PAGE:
Grieving mum claims ambulance delay cost 'smile sharer' son Jay Strand his life after asthma attack
A HEARTBROKEN mother is hoping for answers today after claiming she was forced to wait 30 minutes for an ambulance for her dying son.
Donna Hellewell panicked when her son Jay Strand, ten, had an asthma attack at their home in Snaith, near Goole, just before Christmas.
She rushed to his bedroom and began to give him CPR but became frustrated when a 999 operator started repeating instructions and Jay remained unresponsive.
Donna, 46, said: “I went through to his bedroom and his mouth was turning black.
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“I tried everything and put a breathing mask on him but nothing was working.
“He pushed it back at me and said to me ‘Mum, I’m dying’.
“My mother Carole rang an ambulance but the operator wouldn’t listen to us when we asked for someone to be sent immediately.
“I only have one lung so my mother took over CPR.”
After ringing an ambulance twice, she says one turned up half an hour later but her son was already dead.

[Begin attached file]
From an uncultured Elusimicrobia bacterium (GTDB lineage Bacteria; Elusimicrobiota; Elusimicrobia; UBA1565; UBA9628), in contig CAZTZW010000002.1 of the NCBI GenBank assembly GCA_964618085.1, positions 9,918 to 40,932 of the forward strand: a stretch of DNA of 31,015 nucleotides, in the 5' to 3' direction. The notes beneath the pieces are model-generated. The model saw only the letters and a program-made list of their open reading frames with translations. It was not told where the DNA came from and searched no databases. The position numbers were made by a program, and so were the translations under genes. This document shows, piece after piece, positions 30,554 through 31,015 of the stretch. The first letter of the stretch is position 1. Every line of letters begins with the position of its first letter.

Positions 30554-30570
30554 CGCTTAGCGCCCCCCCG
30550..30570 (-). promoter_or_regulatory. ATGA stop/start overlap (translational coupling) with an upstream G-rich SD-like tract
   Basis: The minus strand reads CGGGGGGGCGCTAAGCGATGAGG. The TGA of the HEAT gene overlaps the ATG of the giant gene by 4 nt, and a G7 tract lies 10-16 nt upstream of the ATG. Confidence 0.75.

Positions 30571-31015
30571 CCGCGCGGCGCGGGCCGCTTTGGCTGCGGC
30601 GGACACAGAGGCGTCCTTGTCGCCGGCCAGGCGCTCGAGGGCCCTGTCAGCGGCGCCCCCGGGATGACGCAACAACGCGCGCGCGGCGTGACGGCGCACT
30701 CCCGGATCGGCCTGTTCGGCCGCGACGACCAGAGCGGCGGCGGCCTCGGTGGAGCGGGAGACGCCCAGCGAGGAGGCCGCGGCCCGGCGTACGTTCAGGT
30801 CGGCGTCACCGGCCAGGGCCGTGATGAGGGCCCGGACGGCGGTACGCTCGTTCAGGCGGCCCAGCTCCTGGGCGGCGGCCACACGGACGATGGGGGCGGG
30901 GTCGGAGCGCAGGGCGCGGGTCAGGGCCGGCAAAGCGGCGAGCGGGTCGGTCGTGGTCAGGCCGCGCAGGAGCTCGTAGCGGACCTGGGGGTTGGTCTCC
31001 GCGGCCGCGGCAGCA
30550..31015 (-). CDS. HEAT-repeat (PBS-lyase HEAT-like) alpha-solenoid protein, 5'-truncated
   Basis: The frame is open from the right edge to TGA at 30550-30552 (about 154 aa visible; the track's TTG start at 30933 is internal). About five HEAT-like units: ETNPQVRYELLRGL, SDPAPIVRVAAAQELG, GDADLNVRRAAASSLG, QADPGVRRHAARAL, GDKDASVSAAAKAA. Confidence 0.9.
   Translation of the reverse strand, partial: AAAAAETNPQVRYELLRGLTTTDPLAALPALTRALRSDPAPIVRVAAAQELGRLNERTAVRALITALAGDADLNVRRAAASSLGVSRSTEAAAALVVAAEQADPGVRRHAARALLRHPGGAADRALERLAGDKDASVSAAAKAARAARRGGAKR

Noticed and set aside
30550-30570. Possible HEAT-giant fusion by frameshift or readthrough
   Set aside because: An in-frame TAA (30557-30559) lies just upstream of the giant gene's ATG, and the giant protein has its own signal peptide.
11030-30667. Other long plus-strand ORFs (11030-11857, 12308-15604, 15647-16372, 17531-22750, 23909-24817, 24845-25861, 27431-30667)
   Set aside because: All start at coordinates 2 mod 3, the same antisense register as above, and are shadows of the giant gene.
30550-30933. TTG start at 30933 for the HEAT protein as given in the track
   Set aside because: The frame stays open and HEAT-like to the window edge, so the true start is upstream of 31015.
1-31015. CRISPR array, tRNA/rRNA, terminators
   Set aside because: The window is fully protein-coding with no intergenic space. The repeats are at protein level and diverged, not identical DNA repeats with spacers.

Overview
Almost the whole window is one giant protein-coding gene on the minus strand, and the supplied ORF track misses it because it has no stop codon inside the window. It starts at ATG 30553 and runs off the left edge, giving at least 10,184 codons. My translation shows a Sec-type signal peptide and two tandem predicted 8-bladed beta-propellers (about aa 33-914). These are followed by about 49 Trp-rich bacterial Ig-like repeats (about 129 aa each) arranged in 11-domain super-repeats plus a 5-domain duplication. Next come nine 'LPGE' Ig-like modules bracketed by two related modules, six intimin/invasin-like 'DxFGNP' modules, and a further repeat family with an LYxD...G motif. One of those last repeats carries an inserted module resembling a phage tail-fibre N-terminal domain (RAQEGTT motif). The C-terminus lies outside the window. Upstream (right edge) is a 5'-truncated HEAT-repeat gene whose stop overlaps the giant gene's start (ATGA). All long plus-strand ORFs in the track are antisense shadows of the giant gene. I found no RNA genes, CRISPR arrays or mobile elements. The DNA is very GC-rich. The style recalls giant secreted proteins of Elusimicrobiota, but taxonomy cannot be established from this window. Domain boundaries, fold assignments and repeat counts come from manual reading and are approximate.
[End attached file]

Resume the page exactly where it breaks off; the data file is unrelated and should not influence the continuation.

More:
Donna said: “It felt like forever before the ambulance came and the paramedics went upstairs.
“Jay’s onesie had slipped down and they carried him out half naked, like a sack of potatoes.
“I was told I shouldn’t go in the ambulance with him and it was horrible.”
A tearful Donna said the way her son was treated was “disgusting” and she has called Yorkshire Ambulance Service a number of times since his death on December 11.
“I want to take legal action and the service has finally agreed to come to my home to discuss what has happened,” she said.
“They could have saved my son’s life and it’s not acceptable.
“People have said my son was an angel and he was known in the village as the ‘smile sharer’.
“Jay was such a lovely young boy and when I watch all of the children leave school, it breaks my heart not seeing my son run with them.”
Yorkshire Ambulance Service has agreed to visit Miss Hellewell and say they are looking into her complaint.
A spokesman for Yorkshire Ambulance Service NHS Trust said: “First and foremost, we would like to express our deepest sympathy to the family at this sad and difficult time.
“We have been in touch with the family directly and have made arrangements to meet with them to discuss their concerns and answer any questions they have.”